Museum of Art and Photography (MAP) Presents:
Padma Bhushan awardee Vidya Dehejia explores the material life of Chola bronzes from South India
Sacred bronzes, dressed, adorned, and taken in procession through temple and town are a familiar sight throughout Tamil Nadu and its surrounding areas. But did we know that the practice of parading sacred images in this manner dates back at least 1500 years? And that adorning them with silks and jewels has a similar ancient ancestry?
Dr. Vidya Dehejia gives us glimpses of newly uncovered research material in her recent book, The Thief Who Stole My Heart: The Material Life of Sacred Bronzes from Chola India, 855-1280 (Princeton University Press, 2021).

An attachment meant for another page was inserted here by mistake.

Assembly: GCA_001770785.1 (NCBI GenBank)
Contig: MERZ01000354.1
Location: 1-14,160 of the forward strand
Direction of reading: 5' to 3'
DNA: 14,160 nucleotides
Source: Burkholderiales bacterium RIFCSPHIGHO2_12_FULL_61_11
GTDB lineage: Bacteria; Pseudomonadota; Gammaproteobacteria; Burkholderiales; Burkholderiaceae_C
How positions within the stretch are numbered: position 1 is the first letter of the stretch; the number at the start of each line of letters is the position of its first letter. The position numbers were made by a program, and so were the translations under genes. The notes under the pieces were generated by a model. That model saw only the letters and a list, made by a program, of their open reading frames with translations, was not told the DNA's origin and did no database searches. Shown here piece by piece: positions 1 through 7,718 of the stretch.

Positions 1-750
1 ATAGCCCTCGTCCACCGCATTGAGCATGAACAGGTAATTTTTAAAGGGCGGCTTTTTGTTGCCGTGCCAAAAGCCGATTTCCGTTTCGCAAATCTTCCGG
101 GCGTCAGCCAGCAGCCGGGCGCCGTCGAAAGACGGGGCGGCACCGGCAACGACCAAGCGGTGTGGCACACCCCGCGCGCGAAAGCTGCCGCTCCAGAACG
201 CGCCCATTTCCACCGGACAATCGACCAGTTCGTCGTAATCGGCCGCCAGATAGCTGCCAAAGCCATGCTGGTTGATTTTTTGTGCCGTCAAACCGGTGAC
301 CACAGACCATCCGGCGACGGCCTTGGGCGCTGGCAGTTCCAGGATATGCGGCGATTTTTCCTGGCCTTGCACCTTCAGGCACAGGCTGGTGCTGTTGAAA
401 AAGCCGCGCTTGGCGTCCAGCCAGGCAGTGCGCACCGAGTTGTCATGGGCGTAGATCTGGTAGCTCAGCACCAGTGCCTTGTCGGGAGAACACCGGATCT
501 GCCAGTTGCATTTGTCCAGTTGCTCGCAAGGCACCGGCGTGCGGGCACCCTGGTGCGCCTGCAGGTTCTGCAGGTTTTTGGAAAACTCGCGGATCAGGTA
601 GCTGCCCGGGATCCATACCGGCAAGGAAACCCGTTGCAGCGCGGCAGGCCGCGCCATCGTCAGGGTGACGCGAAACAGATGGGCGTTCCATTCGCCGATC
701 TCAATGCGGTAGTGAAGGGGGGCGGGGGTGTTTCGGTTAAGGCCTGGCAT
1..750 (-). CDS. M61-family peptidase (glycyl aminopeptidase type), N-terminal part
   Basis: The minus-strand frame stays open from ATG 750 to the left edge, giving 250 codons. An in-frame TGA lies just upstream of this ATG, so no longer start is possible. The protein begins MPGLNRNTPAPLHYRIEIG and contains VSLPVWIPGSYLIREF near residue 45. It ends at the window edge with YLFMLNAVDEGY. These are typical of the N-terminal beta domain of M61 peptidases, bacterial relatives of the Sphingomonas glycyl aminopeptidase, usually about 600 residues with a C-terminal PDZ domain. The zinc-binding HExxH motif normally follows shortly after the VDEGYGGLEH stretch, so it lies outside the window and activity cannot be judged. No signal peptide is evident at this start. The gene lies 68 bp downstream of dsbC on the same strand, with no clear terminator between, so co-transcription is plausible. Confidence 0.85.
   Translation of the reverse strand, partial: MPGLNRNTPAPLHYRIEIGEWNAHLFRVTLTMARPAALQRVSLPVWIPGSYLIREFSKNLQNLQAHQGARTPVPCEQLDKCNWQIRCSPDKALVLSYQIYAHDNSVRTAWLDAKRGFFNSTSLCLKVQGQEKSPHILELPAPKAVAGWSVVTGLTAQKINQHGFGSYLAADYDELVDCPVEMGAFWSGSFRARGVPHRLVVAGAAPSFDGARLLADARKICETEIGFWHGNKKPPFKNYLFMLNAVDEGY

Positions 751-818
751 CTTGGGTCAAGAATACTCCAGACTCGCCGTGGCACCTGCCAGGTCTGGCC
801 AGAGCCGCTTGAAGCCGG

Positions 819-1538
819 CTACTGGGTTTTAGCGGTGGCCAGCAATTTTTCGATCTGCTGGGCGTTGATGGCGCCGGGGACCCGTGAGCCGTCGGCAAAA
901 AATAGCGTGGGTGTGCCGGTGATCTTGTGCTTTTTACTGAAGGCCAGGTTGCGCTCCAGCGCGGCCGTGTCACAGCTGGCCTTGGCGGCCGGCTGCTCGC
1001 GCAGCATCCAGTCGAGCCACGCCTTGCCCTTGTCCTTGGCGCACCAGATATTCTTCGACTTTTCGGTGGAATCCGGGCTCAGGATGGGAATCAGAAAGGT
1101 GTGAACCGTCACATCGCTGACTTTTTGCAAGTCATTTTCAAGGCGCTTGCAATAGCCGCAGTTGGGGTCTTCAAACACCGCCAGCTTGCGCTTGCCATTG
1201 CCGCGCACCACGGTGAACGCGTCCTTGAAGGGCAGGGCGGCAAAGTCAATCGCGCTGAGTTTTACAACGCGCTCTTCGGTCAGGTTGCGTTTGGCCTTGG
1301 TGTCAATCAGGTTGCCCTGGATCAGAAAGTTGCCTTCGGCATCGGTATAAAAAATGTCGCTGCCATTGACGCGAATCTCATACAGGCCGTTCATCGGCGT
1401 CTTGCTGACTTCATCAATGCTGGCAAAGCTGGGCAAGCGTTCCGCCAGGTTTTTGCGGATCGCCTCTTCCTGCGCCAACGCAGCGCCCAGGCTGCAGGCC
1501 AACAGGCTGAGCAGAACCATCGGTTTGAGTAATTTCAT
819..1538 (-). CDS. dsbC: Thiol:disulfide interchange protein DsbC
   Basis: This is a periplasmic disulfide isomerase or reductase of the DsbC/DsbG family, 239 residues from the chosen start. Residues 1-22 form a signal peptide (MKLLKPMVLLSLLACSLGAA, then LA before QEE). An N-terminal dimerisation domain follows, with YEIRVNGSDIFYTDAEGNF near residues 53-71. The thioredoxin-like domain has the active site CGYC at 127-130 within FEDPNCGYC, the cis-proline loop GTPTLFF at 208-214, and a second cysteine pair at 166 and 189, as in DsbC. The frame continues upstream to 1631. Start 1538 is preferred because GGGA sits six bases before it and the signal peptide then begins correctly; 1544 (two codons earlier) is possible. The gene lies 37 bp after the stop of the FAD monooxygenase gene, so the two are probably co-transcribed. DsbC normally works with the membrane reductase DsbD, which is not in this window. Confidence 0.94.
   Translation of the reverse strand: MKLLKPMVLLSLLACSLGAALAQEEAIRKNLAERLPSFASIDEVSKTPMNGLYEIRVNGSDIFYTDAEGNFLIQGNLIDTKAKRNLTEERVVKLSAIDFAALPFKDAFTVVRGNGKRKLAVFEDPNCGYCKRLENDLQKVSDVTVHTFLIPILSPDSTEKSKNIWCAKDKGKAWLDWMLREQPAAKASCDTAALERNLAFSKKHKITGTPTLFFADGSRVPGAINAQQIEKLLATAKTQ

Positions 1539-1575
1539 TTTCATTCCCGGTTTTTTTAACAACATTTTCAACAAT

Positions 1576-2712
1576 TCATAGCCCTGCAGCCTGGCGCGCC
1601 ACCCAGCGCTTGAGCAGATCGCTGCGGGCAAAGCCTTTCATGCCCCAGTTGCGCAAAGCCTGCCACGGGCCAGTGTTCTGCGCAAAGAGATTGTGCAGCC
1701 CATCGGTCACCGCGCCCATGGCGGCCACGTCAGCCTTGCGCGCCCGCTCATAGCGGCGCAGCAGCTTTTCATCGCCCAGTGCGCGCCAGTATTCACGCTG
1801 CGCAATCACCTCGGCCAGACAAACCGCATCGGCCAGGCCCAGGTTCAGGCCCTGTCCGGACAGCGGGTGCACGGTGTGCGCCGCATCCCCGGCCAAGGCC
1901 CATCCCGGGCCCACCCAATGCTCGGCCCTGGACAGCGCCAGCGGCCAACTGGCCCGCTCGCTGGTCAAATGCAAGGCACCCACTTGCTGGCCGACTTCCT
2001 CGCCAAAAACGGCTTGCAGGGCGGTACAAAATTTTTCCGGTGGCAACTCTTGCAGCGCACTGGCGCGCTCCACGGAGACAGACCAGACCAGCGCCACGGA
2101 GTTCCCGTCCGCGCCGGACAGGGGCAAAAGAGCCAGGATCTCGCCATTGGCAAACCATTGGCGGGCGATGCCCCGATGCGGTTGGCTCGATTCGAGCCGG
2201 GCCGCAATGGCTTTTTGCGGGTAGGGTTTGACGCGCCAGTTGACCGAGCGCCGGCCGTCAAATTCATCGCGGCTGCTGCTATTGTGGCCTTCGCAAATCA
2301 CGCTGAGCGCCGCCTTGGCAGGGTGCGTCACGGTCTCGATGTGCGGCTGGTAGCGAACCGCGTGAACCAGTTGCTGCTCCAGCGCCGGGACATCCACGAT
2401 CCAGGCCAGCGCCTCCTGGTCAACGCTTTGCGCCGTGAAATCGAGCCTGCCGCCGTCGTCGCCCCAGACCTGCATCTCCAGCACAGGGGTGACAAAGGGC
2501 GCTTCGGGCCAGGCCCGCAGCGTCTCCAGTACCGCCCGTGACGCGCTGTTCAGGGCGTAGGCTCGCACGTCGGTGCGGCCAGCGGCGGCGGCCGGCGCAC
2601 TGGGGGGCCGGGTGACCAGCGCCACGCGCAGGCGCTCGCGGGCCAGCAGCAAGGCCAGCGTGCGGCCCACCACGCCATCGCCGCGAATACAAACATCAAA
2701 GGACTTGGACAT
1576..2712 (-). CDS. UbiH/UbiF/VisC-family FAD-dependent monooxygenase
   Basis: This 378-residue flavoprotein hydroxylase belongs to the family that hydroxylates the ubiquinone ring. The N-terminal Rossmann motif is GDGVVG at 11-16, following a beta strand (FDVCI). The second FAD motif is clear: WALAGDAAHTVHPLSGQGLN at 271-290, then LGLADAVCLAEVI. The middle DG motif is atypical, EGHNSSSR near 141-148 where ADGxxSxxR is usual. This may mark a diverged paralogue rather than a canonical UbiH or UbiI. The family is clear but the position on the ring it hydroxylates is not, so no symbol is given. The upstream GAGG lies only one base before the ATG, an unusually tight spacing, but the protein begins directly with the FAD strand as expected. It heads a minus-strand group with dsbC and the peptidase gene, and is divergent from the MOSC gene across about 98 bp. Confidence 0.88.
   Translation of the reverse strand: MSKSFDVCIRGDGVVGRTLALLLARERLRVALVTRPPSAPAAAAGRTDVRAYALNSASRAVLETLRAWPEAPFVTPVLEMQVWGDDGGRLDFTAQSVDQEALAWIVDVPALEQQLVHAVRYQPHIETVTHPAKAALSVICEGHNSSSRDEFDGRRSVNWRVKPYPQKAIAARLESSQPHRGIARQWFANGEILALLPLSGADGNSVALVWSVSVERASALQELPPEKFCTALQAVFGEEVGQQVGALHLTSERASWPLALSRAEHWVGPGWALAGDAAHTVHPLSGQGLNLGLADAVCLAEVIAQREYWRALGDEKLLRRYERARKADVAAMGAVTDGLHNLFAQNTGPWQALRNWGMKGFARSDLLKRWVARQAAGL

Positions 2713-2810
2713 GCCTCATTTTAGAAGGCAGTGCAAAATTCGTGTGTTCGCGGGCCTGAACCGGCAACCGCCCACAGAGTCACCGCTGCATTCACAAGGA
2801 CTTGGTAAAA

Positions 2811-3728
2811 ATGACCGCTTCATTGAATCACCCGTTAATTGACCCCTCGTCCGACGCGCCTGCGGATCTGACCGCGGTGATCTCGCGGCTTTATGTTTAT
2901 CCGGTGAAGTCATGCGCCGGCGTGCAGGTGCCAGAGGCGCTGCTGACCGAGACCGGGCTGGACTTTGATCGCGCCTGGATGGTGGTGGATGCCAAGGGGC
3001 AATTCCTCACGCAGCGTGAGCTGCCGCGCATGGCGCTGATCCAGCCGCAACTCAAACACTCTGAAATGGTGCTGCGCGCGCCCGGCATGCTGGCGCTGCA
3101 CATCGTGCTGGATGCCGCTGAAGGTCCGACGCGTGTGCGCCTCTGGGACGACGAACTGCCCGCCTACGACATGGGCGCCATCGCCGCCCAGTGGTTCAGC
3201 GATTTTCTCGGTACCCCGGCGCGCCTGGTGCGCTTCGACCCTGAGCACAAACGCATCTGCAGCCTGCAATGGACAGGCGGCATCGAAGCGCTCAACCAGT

She introduces us to this tradition that reached a peak during the period of Chola rule when master craftsmen created sensuous images for temples, patrons commissioned sets of jewellery to adorn them, and devotees arranged for temple food to be provided to all who attended these festivities. This way of life, that resulted in a congenial and connected community, thrived for centuries, through the British period and into contemporary India, as a vibrant tradition that has inspired devotees and poets, musicians and dancers and, more recently, museums and collectors.